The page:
After this summer course, she was invited to stay for the year. In 2000, Reichlen became an apprentice and in 2001, a member of the corps de ballet, where even dancing in the last row, she stood out. She’s tall – around 5ft 9in – which led her to play many of Balanchine’s coveted roles: the tall girl in ‘Rubies’, the scintillating lead in ‘Diamonds’, as well as ‘Firebird’. Symphony in C” and “prodigal son”

But it is rare: despite its size, it can jump. “We’ve always said Tess has the best cat jump in the company,” City Ballet artistic director Jonathan Stafford said of the big jump. “She would fly through the air. I joked with her that I had no chance next to her.

One of his best memories of dancing with her is when she was thrown on stage in Balanchine’s “Firebird” at the last minute in 2007.

She had about an hour and a half to learn all the ballet. “She knew every sentence, she just didn’t know the order,” Stafford said. “She was watching me on stage during the performance, and I was saying the first step of the next line and she was just going there and nailing it perfectly.”

Stafford will also be missed as a person. As an officer of the American Guild of Musical Artists, or AGMA, she fought for the rights of dancers; When Stafford took over as artistic director of City Ballet in 2019, he relied on her as a sounding board. “Who am I going to call randomly at any time of day and be like, ‘I need your advice?'”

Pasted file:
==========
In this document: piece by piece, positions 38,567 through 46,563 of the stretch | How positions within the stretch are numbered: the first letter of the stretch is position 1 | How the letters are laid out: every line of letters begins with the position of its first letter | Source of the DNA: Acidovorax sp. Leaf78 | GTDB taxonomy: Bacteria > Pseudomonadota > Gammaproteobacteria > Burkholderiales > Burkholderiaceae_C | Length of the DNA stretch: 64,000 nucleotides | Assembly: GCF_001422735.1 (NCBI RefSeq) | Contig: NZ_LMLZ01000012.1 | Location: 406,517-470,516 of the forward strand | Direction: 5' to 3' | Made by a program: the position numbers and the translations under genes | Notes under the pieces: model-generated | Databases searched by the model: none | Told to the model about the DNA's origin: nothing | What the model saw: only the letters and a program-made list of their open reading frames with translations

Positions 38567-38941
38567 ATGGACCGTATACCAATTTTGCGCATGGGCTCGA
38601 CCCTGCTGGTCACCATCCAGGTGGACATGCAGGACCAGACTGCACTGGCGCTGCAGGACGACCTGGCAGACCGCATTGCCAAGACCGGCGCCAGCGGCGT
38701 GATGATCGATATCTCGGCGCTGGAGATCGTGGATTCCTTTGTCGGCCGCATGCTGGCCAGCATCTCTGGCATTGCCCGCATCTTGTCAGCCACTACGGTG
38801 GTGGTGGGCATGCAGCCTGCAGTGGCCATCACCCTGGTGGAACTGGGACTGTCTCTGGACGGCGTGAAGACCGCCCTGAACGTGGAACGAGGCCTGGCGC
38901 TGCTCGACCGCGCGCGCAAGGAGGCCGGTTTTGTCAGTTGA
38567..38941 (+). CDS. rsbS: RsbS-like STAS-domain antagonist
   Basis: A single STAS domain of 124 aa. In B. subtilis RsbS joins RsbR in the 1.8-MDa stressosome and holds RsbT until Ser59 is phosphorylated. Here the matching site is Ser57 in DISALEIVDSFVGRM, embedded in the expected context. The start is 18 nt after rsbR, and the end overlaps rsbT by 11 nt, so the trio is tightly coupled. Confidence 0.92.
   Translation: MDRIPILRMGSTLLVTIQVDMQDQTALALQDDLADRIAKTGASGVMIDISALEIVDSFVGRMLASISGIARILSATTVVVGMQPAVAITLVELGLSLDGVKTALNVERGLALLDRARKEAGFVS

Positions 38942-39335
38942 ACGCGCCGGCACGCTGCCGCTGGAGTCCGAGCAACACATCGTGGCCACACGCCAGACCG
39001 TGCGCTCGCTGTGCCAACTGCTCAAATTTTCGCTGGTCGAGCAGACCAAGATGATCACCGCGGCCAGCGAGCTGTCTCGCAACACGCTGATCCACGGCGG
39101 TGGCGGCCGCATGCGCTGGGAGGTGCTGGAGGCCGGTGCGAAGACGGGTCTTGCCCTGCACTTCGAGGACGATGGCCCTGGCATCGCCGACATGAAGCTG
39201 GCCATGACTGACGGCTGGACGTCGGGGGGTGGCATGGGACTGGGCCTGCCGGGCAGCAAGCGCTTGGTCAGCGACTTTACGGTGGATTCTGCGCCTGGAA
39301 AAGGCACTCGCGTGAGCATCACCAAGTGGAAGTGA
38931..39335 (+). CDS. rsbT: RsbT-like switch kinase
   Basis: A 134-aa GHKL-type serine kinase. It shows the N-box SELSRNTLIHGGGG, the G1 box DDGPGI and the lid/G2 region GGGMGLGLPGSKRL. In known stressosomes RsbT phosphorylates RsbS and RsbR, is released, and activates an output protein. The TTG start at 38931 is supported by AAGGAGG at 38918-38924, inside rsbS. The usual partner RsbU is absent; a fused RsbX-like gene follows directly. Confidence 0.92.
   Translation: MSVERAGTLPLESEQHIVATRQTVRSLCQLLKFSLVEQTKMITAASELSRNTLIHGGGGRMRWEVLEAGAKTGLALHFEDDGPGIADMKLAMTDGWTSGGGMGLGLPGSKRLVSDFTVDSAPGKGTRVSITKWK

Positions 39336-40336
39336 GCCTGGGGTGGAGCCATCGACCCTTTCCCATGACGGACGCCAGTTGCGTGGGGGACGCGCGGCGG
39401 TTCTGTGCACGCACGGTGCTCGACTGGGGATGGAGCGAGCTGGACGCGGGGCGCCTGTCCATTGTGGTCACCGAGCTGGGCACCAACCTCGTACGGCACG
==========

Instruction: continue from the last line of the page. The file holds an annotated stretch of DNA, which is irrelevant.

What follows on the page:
One of Reichlen’s most impressive moments on stage was talking, not dancing. It’s after a photo sharing scandal, which had come just after the resignation of longtime company executive Peter Martins, who left amid allegations of sexual harassment and verbal and physical abuse. (He denied the charges.) Reichlen gave a speech she had written with Adrian Danchig-Waring, another principal dancer. It began: “We will not put art before common decency or let talent sway our moral compass.”

Whelan, who compared Reichlen at that time to Lady Liberty, said the speech was seismic. It felt like she pushed back a cloud and signaled “the beginning of a new hope, a new path forward,” Whelan said. “It made everyone rethink the old one and how we have to move all these pieces that have been cemented in place for so long. She opened it up.

Reichlen said she had never been so nervous in her life. “I feel like it defines me more than my dancing in a weird way,” she said. “Like that’s more my personality than the ballerina.”

She wanted to be involved with AGMA because of frustration with a lot of things at City Ballet. “It was just the only way I could see to fix things or try to fix things,” she said. “When I arrived, we used to have our daily schedule at 7:30 p.m. the day before. Which is crazy. It’s foolish. So that’s one of the accomplishments I’m most proud of – we now have our schedule a day and a half ahead.

But despite the prominence of his career on and off stage, Reichlen nearly left the company during his time as a soloist. “I was doing the same things over and over again,” she said. “I was extraordinarily restless and really unhappy.”